The England and Wales Cricket Board, along with the Guinness Book of Records, believe Gildersome will be the first club to make the attempt and if successful they will not only raise much-needed funds for the 140 young players looking forward to the new season, they'll be getting their name in the record books as well. This brave bunch of explorers - sorry, cricketers - will play a six-over game in Dumfries, Scotland, nip back over the border to Carlisle for a 10.15 am second game, hit the motorway within the hour for Wales, and catch the Holyhead to Dublin fast ferry which should get them to Ireland by 7.15pm. It doesn't stop there. Last is a short drive to Pembroke Cricket Club for the final game of the day, hopefully finishing by 9pm on a floodlit pitch. God speed. Among their well wishers are Tony Blair, the Duke of Edinburgh and the Earl of Wessex. Couldn't those three legends have helped alleviate traffic jams?

Cricketers make great mortgage brokers
If Adam Parore, the former New Zealand wicketkeeper, gets his way, famous cricketers will be arranging mortgages worldwide.He's signed a deal with Michael Bevan to start Michael Bevan Mortgages in Australia, using the systems and marketing nous developed for Adam Parore Mortgages, which has 25 outlets in New Zealand and a further 10 in the pipeline. The Australian venture, which starts on April 16, will have a minimum of 130 stores within three to five years, take the combined group's mortgages written each year to $5 billion, and further overseas expansion will follow, says Parore. Parore has his eye on the UK, India and South Africa and is lining up cricketers famous enough to achieve there what he's managed here. If his smart-alec quips to Daryll Cullinan, as Daniel Vettori came in to bowl many years ago, are anything to go by, he's going to drive a pretty hard bargain.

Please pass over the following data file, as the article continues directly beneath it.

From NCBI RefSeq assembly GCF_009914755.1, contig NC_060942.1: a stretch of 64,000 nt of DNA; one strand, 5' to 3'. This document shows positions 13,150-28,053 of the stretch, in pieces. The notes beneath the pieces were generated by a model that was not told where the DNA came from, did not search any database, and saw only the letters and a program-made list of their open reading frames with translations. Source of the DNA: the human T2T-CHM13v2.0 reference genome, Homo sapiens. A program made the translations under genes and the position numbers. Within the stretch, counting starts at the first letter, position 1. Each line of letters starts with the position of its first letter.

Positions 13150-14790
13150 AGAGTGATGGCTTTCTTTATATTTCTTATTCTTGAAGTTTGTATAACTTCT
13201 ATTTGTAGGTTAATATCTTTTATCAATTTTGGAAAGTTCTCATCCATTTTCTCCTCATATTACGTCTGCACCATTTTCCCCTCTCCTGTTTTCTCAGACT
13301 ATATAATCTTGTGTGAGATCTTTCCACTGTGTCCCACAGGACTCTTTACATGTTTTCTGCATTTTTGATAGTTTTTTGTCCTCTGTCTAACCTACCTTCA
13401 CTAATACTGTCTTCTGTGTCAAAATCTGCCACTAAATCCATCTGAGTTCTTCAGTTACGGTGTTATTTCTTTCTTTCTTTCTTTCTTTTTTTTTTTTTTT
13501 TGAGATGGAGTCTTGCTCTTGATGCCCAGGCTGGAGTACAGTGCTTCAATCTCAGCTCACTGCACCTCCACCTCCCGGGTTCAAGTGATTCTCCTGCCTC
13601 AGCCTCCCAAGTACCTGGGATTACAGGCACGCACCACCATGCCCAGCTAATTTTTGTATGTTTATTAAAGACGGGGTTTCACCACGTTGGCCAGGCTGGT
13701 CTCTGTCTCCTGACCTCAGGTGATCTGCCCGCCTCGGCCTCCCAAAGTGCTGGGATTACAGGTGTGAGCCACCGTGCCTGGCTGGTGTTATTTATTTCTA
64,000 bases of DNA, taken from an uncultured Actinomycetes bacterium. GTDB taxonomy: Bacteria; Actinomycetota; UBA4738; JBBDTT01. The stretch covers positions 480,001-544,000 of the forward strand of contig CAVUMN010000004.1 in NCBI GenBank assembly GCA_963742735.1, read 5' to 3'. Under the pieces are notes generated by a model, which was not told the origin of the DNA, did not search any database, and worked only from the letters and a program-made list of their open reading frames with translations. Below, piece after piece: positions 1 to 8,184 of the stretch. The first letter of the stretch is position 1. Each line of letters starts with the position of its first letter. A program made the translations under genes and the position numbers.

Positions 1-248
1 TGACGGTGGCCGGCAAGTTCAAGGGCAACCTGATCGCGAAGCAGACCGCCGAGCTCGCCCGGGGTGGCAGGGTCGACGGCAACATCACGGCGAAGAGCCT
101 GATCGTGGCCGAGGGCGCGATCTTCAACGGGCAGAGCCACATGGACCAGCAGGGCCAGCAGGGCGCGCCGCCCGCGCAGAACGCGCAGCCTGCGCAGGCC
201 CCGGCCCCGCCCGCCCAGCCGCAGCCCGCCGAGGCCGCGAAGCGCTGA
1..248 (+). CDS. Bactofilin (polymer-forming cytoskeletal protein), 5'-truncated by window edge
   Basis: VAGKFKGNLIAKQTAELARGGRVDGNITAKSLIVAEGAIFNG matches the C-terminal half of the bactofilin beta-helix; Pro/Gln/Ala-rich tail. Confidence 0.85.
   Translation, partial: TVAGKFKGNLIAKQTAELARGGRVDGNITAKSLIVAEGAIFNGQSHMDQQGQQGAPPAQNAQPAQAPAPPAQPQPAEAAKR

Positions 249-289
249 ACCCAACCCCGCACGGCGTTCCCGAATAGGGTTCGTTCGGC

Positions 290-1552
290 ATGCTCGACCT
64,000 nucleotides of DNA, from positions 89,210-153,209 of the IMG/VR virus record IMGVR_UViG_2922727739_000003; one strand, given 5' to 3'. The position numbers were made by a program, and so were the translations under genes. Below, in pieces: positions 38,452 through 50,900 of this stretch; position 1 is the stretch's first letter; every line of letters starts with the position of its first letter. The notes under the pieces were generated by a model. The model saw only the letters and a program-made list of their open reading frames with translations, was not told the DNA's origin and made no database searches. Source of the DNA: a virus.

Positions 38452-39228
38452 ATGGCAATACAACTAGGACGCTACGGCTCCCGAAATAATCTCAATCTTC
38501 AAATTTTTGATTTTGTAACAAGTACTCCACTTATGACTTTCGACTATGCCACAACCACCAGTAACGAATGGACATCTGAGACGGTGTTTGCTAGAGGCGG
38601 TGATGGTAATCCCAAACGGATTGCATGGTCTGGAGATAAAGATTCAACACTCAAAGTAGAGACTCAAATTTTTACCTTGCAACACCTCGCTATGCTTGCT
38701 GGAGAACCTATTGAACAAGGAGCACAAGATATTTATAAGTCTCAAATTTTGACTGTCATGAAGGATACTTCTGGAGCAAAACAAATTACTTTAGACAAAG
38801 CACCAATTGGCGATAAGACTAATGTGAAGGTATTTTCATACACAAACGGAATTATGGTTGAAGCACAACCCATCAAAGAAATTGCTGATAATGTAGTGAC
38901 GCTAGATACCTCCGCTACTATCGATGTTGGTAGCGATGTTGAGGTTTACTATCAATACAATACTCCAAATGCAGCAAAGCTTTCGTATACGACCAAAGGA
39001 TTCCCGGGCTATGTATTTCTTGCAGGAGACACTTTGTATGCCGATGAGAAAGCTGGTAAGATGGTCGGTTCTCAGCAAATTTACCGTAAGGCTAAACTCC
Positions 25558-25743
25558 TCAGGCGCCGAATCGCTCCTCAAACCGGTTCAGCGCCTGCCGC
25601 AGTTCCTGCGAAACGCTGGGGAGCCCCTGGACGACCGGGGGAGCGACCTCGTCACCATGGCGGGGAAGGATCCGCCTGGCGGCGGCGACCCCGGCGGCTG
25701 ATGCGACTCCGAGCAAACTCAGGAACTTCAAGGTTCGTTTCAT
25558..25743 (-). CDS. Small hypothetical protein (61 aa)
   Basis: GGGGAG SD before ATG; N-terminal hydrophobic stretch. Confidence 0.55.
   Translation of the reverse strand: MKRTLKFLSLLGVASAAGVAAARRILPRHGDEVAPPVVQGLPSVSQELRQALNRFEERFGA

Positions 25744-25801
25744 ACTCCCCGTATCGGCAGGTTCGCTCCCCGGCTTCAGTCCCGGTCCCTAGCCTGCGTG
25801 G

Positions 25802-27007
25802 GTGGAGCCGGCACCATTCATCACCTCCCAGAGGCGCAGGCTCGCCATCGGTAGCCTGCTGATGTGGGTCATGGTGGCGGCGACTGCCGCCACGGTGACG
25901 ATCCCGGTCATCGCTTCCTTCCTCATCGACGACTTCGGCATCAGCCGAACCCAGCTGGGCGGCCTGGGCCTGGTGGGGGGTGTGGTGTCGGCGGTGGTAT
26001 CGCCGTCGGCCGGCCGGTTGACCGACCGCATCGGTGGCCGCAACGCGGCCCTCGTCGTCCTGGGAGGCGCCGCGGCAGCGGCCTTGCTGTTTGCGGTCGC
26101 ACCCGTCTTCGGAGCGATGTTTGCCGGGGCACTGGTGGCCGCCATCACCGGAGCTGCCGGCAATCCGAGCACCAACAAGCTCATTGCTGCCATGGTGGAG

"Pssst...hey...you, me, the English countryside...what say?" © Getty Images
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Bowling, Shane
The Warnes are back together. Spin king Shane and his estranged wife Simone are reportedly getting back together, according to the Sunday Telegraph. The high-profile couple, who split over Warne's womanising, were due to fly out of Australia with their three children for a new life in the United Kingdom. The couple will supposedly settle on the south coast of England, where Warne has at least two more years to play for county cricket side Hampshire. The family's mansion in the Melbourne suburb of Brighton is on the market, and the children have been enrolled in school in England. We've not heard the end of this one. That's the over.

Cha-ching
Atleast someone in India's laughing their way to the bank over the national cricket team's ouster from the World Cup. If trade analysts are to believed, audiences are flocking to cinemas and boosting the film industry from a sluggish start to the year. Audiences have risen for three movies - Namastey London, Traffic Signal and Honeymoon Travel Pvt. Ltd - since the cricket-mad nation was knocked out last weekend, reports said. Bollywood - the world's largest movie making industry - had expected dull weeks ahead with the World Cup. However, two cricket-centered movies, Hat-trick and Say Salaam India, have found very few takers. Enough with the cricket, lets reach for the popcorn.

Quote of the week
"Definitely no one will be going for autographs any more."
Habibul Bashar considers how much the Bangladesh team has matured since it first toured Australia in 2003.

Jamie Alter is editorial assistant of Cricinfo

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Jamie Alter Senior sub-editor While teachers in high school droned on about Fukuyama and communism, young Jamie's mind tended to wander to Old Trafford and the MCG. Subsequently, having spent six years in the States - studying Political Science, then working for an insurance company - and having failed miserably at winning any cricket converts, he moved back to India. No such problem in Bangalore, where he can endlessly pontificate on a chinaman who turned it around with a flipper, and why Ricky Ponting is such a good hooker. These days he divides his time between playing office cricket and constant replenishments at one of the city's many pubs.